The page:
What’s really the matter? Materiality, Money & Value.

One big idea: In their otherwise excellent HBR post, “Sustainability In Financial Services Is Not About Being Green,” Robert Eccles and George Serafeim may have missed the elephant in the room. They rightly say that “The next time we hear about a bank or insurance company’s ‘green program’—like using energy efficient light blubs or operating out of a LEED Platinum building—we’ll either scream or throw up….[because] these issues are simply not material to the sustainability of the institution itself.”

What’s material? “Their performance on social and governance issues.” Well, yes, since these go to fundamental issues of trust in an industry whose business is all about trust—trust which has been deeply damaged in the last
five years.

But this industry is also in the business of investment—that is, of both providing capital and managing risk—which makes its performance on environmental issues deeply material as well. No, not the performance of its buildings. What’s far more important is the design of its underwriting standards and the performance of its investments. How does a financial institution balance its investments in the old energy economy of fossil fuels and climate disruption with the new energy economy of efficiency, renewables and distributed generation? How does it consider the impacts
of climate, toxicity and biodiversity risk on its investments in businesses, real estate, and markets? How does it protect its own financial sustainability through active policy initiatives that are consistent with its ESG mission and goals.

Social and governance issues are critical as well. But as with all sustainability matters—as with all strategy discussions —materiality must begin with the most fundamental question of all: “What business are you really in?” (Not “what is the thing you sell or the transaction you transact?” but “what is the real underlying value you deliver to your customers?”)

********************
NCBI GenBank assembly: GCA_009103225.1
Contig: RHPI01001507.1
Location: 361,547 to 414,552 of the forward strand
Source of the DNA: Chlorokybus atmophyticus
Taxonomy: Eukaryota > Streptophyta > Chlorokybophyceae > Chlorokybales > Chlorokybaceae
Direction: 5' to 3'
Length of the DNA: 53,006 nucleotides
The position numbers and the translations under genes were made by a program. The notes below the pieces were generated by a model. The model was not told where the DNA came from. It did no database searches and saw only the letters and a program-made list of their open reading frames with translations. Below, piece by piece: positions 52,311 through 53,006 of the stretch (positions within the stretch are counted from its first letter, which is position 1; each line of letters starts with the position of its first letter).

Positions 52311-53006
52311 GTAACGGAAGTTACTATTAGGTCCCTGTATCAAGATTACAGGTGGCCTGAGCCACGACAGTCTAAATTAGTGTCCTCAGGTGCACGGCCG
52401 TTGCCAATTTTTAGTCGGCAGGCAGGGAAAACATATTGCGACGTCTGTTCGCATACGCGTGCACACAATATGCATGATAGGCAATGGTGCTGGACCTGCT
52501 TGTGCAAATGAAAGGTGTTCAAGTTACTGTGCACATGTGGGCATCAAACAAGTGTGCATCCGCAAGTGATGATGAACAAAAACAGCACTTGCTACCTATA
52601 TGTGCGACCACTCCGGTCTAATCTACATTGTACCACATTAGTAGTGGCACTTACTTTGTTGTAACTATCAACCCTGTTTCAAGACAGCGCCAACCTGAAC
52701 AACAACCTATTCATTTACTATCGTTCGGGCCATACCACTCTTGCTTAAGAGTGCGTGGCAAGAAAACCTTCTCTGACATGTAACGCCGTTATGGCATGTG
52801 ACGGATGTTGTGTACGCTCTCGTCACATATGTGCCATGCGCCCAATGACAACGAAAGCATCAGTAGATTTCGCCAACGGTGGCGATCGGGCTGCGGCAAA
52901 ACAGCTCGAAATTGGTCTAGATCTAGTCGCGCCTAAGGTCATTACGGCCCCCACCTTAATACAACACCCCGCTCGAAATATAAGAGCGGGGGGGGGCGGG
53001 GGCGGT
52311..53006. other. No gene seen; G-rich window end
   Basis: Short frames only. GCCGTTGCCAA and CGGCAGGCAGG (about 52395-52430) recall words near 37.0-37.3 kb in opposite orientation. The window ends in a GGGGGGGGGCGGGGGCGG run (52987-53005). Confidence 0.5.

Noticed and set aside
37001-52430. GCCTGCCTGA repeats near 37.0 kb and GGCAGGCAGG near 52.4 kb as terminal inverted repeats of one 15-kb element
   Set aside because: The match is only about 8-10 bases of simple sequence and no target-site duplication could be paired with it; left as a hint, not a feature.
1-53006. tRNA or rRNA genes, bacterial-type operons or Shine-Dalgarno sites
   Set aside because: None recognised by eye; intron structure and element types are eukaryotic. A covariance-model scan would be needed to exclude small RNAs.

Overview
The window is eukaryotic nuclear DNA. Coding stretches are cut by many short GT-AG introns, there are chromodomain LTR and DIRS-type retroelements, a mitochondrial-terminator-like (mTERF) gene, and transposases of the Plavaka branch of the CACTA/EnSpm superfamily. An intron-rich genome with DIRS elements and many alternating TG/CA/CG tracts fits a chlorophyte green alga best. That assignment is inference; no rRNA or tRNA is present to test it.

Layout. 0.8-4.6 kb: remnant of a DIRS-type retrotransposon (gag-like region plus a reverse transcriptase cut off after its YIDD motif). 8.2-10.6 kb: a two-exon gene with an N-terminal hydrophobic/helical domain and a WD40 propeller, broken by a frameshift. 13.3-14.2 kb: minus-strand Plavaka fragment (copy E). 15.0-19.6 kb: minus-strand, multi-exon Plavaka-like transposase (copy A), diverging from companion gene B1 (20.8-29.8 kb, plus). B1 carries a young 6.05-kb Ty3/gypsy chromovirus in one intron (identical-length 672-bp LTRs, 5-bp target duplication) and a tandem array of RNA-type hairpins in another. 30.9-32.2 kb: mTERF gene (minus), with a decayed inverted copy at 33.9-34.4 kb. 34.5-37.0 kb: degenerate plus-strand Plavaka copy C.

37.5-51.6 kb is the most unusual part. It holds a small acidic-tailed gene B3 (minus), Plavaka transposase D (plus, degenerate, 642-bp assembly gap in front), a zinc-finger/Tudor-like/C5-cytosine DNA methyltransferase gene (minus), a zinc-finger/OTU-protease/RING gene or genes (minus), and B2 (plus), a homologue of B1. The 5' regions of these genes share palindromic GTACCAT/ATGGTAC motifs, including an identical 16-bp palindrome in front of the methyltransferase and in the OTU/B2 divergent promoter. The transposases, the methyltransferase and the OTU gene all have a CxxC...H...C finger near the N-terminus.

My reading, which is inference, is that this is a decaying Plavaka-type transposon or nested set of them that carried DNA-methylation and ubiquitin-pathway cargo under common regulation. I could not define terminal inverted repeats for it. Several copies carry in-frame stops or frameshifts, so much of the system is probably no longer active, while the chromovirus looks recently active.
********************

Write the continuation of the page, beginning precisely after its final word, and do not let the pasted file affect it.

That’s the key that opens the door—for every company and industry, not just financial services.

Tweet of the week:  Forbes: Fracking as an “inherently unprofitable” Ponzi Scheme – a whole new perspective on the XL Pipeline ow.ly/kZOWs

Opportunity: Natural Logic focuses on building substantive business, societal and environmental value. How? With a deep, challenging and powerful process of systems design that may challenge you to rethink your value proposition and business model, as well as your sourcing and operations. Learn more here.

Events: Join me tomorrow for “Making Change Irresistible” at the Spring of Sustainability series; and in less than two weeks at Sustainable Brands,where I’ll  co-lead a pre-conference workshop on systems thinking and moderate a session on  “Radical Optimization: How the Internet of Things, 3D Printing and Innovative Data Analysis are Transforming
Manufacturing and Supply Chains” (register with discount code NATLOGICSB13 for 20% off!). Just added: I’ll be keynoting
Sustainability Applied: Unlocking Hidden Value
in Toronto this fall. (Here’s how you can book me to keynote your next conference or company event.)

With best regards,

Gil Philip Friend
President & CEO Natural Logic Inc. | Building value at the intersection of profit, brand, risk and purpose.
Tel: 1-510-248-4940 | Cel: 1-510-435-6346 | Skype: gil_friend | Blog | LinkedIn | Twitter | About.Me

PS: You may have a great sustainability team, and a great manager or team captain. But to truly excel—at a big enough game—it may be time for you to bring in a winning coach!